The House of Bernarda Alba

Federico García Lorca
Yas-e-Tamam Theater Group/SUSPENSE London Puppetry Festival
New Diorama Theatre
(2011)

The House of Bernarda Alba production photo

This production of The House of Bernarda Alba moved me profoundly. It is imaginatively economical in its delivery, creating evocative atmospheres with carefully chosen sound effects and precise movements and poses, but at the same time it is rich with imagery and meaning. Even the parallels between the life of these women - Bernarda twice widowed, her five daughters, mother and servant trapped in mourning and by the necessity of conforming with strict traditions and religious observance - and the lives of women living under fundamentalist regimes such as that of Iran cannot go un-noted.

This Tehran based company, under director Zahra Sabri, uses three actors who both take roles and manipulate handheld puppets of the characters. The actors have covered faces, the white muslin embroidered with black crosses and coloured stitches that suggest scars, and their heads are covered in white-rimmed black cloth reminiscent of wimples. They are dressed in black loose jackets with layered lace cuffs and long black skirts; it is a combination which, whilst suggesting a Quranic jilaabah, equally points to traditional Spanish styles and at symbols inextricably linked with Christianity and mourning.

It helps to have some knowledge of the story beforehand or to have read the programme's synopsis since the play is presented without surtitles but the strong Catholic undercurrent, the domineering nature of Bernarda and the suppressed energy of her daughters is inescapable. The rows of stationery puppets that sit round the back of the set bear silent and threatening witness to the action like gossipy neighbours waiting for a transgression to destroy the reputation of Bernarda's household, which she holds so dear.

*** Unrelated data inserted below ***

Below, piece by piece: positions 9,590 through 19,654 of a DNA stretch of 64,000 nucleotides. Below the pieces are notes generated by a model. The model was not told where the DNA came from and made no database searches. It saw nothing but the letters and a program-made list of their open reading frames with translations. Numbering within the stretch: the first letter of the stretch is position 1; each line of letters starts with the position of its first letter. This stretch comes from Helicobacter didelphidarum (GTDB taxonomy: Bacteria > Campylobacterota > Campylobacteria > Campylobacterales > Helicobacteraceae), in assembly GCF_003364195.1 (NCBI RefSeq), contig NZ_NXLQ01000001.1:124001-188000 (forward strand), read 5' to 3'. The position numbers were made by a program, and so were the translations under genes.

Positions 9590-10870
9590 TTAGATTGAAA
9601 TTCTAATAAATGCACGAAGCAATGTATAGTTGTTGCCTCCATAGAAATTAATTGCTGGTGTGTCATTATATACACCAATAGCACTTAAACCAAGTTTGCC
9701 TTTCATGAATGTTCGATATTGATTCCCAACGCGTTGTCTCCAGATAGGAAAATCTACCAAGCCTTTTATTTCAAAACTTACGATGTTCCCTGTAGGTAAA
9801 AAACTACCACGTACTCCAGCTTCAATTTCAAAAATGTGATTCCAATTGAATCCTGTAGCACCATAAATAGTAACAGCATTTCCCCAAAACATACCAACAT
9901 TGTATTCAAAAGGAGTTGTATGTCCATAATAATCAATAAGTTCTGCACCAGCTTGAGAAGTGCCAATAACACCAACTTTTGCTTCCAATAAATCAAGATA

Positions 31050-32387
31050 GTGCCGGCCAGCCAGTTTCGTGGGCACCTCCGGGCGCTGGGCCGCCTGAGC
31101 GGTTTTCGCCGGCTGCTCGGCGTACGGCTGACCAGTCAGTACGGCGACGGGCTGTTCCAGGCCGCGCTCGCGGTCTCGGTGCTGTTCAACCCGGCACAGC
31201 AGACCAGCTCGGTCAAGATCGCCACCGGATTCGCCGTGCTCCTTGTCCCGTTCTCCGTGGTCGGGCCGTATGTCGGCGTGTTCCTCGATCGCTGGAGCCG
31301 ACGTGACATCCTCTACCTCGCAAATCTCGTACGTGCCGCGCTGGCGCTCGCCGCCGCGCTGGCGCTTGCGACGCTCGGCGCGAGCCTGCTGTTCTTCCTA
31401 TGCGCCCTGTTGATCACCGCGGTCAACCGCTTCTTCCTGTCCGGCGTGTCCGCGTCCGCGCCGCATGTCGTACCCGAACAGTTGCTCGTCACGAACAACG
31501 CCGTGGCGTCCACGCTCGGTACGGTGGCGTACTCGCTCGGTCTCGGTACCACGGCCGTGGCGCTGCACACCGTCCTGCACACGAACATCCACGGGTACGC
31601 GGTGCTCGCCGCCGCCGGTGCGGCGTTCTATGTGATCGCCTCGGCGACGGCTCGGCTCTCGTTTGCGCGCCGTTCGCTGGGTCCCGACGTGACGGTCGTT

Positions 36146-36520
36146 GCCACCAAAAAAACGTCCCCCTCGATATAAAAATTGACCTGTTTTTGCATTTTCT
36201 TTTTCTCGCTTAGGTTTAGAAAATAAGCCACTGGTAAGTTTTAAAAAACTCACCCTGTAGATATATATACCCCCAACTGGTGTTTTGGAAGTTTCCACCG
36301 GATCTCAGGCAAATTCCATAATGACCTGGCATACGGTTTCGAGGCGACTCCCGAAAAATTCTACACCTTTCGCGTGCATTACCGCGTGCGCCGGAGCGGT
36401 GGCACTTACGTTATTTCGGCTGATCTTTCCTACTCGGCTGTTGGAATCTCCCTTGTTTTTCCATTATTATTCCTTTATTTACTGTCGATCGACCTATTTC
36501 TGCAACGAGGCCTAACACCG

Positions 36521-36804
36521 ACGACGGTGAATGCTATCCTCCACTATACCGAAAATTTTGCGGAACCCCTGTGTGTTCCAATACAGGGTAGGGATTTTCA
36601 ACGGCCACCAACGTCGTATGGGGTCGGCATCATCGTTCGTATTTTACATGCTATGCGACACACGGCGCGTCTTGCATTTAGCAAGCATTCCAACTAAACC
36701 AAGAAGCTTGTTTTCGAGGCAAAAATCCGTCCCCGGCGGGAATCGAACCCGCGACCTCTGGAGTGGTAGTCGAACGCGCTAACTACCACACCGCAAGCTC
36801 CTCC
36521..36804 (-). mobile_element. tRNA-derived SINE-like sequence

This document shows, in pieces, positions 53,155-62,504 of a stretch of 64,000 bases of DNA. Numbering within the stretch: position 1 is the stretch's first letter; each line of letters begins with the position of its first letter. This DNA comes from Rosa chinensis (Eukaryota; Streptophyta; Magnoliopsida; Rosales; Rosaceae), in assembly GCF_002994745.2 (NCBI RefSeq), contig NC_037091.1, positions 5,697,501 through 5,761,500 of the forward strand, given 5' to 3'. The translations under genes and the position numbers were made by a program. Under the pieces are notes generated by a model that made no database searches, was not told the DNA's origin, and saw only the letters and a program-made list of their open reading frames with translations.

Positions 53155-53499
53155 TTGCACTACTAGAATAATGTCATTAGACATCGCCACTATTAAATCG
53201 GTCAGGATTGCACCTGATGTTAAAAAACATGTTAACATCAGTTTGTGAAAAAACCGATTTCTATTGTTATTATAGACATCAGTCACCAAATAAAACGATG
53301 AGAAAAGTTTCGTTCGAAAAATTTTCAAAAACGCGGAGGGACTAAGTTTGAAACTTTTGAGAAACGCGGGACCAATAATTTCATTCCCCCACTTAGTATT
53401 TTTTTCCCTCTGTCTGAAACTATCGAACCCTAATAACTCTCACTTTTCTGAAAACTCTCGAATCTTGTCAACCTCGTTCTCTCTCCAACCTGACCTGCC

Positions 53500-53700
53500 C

Pepe el Romano, suitor of eldest daughter Angustias and secret lover of the youngest Adela, is represented by a hand puppet in the form of a red horse. This stallion imagery is very strong and is carried through the play and, as the horse/hands run over the young girls' prone bodies, the sensuality is intense. Other images are similarly powerfully created.

The handling of the puppets is deft and the symbiosis between actor and puppet as a character is striking, each taking the role by need or for effect: when Alba, in a fiery rage, leans over the puppet the disparity of her size over that of her daughter is frightening and when she hits the cowering actor holding the puppet the impact is huge.

Not understanding the language - the text here is acted and narrated on a recording - is both restricting and liberating. Clearly some of the story, the subtler messages and commentary were lost but it focussed my attention on the detail of the design and inspiringly eloquent action. Whatever I may have missed was more than made up for by the hauntingly expressive images.

"The House of Bernarda Alba" was presented as part of SUSPENSE, a biannual London-based puppetry festival for adults produced by The Little Angel Theatre

Reviewer: Sandra Giorgetti